As someone who switched mains fairly early on in Legion, I understand the need for it. Sometimes when there are massive class changes like the ones Legion brought, you can’t be sure if you’ll actually like playing a character until you bring it into a raid zone. Like shopping for a new car, you need to get it on the highway and see how it feels before you can decide if you want to buy it.
Sometimes a player just gets sick of their old character. If they’ve been playing the same class for years, it can get pretty stale. At other times, a player isn’t happy with their class’s performance and they think they can benefit the raid better by switching to another class.
In this case, I would urge caution. Blizzard will eventually buff underperforming classes. If someone likes playing the class, they might be better off in the long run if they can summon the patience to wait for a balancing fix. So many specs have been massively up (Fire Mage, Shadow Priest) and massively down (Elemental Shaman, Frost Death Knight) during Legion. For one’s own sanity and emotional health, it’s better not to switch cars on the balance roller coaster. Just ride it out.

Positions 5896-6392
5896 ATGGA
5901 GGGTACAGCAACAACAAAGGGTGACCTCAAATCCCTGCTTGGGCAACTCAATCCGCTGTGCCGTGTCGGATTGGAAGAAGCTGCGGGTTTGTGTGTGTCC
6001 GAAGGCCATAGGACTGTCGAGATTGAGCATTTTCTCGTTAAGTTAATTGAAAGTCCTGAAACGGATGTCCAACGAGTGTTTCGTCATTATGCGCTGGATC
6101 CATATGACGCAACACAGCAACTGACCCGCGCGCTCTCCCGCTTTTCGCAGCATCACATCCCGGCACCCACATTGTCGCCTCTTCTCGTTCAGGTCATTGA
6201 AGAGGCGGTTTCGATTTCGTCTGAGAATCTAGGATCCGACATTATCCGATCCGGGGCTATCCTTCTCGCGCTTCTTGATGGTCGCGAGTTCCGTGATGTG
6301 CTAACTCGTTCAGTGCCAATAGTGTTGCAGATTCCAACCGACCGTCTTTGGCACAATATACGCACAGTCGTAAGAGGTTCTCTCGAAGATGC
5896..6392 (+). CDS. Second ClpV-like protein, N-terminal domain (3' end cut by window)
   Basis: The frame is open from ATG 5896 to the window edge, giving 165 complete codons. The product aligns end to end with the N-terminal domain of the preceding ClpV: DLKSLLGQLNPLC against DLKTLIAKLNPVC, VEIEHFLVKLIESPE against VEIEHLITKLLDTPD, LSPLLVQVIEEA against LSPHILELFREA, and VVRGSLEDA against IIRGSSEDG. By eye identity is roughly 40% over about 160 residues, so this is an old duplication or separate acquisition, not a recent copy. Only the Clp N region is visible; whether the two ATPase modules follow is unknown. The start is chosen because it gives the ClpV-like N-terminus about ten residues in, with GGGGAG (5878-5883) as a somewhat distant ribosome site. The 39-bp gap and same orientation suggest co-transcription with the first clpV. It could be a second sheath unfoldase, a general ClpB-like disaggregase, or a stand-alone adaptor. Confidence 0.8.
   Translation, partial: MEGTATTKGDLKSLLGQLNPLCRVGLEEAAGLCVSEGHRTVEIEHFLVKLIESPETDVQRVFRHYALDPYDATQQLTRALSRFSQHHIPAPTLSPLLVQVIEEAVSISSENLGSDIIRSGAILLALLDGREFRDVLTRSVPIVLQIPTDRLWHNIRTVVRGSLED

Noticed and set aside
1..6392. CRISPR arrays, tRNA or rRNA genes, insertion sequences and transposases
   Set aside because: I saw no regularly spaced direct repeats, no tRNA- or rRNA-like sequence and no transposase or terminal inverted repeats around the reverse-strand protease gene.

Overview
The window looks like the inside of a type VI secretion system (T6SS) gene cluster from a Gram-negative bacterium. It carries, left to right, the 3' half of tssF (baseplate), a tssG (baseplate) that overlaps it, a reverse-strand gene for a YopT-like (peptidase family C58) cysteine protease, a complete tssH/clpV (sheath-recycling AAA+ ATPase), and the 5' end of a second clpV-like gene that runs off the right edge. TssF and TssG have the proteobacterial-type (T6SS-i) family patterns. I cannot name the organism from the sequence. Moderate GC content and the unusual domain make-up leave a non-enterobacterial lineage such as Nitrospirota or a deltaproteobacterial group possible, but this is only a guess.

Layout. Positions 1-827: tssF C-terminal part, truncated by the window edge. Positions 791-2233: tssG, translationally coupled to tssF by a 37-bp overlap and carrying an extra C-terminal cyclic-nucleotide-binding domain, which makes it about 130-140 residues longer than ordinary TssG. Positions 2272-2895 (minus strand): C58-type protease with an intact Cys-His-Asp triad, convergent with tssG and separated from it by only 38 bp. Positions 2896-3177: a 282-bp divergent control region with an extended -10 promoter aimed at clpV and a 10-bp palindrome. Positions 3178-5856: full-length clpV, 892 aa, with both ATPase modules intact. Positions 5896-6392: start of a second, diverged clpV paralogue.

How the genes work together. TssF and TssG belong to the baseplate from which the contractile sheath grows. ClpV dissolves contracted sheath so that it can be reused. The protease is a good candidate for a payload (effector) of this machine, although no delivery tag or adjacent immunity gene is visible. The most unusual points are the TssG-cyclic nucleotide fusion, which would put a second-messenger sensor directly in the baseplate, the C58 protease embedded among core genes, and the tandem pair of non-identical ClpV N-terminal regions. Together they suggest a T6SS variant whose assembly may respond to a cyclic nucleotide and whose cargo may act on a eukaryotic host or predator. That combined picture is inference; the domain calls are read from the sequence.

Regardless of the reason, everyone spends their own $15. If someone isn’t having fun because of the class they chose, they have a right to make the switch. Managing this transition to have the smallest possible impact on your raid is your job as an officer — it’s not your job to tell them which class they have to play.
Good raiders who fit with your guild’s culture are a precious resource. It’s not worth losing a player like that because they don’t like their current main. Temporary setbacks will be balanced out by the long-term health of your roster.